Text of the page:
That is the current state of American politics in a nutshell. And it is not what America’s founders had in mind for this nation. The ancient fear of the corruption of the republic was caused by the knowledge that when self-interest replaced the common good and the national interest, a republic would no longer survive. And this is why it matters.
It would be illusory to believe that a large majority of Americans spend much time comparing our founding beliefs and ideals with our performance in the twenty-first century. But few would dispute that we are experiencing a moment in our history, like few others before, when we seem unmoored and adrift.
There are certainly economic discomforts and failures, dis- mal political performances, and constricting options in man- aging world affairs today. It will require the passage of time to be able to look back and properly analyze and describe the American experience during our current time. The purpose of this book is to explore the possibility that our disquiet is caused by a deep sense that we are becoming, or perhaps have become, a different kind of nation than we believe ourselves to be.
If this is so, even to a degree, then it is worth asking how and why. The thoughts offered here in response to these questions are a reflection of one American’s long life combining public service and private endeavor, learning and teaching in the academy, and, most of all, writing and thinking.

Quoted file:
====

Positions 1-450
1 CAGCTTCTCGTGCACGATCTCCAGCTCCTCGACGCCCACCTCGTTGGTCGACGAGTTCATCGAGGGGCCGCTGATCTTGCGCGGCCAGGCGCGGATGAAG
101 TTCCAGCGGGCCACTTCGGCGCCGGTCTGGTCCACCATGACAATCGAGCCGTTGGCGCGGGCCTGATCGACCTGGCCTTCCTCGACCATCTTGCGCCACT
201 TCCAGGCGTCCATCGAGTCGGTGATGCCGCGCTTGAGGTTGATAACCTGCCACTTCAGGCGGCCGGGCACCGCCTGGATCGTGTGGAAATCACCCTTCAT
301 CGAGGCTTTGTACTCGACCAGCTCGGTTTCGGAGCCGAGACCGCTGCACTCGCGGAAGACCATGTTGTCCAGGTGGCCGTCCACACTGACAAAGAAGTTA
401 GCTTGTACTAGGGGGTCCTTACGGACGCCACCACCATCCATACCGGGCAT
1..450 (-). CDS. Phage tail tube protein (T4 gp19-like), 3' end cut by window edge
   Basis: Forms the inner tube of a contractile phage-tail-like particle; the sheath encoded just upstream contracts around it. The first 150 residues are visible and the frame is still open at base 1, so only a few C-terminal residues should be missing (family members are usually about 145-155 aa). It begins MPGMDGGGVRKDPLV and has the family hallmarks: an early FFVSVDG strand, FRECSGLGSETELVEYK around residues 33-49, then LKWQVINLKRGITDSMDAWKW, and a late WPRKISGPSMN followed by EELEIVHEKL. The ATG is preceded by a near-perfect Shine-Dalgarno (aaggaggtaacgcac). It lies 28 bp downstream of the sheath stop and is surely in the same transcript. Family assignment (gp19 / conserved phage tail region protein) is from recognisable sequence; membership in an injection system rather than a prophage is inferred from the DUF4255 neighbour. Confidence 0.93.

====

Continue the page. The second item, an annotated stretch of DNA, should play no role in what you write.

I can personally testify that American politics have taken a distinctly downward turn in the space of one mature lifetime. Many in my generation entered public service directly as a result of President John F. Kennedy’s challenge to give part of our lives in service to our country. Whether he realized it or not, and I believe he did, this challenge had its roots in the republican ideal from ancient Athens.
Republics rise or fall depending on the exercise of responsibility and duty by their citizens. We have not heard that challenge for more than half a century.
My reflections are those of a political fundamentalist, not an “originalist” of the judicial kind but a citizen who cannot help but take the ideas of those who founded this country seriously. I believe the founders meant what they said and wrote, and I believe they identified the character of our nation with the precepts, principles, systems, and ideals they laid down as our foundation. To depart measurably from them is to become a different nation.
My belief that our founders were pragmatists has been con- firmed over and over again by scholars much more learned than I. Being pragmatists, the founders knew that change is the essence of human existence. Very little stays the same, and certainly almost nothing abides in the chaotic evolution, revolution, and upheaval in the human struggle to structure governments.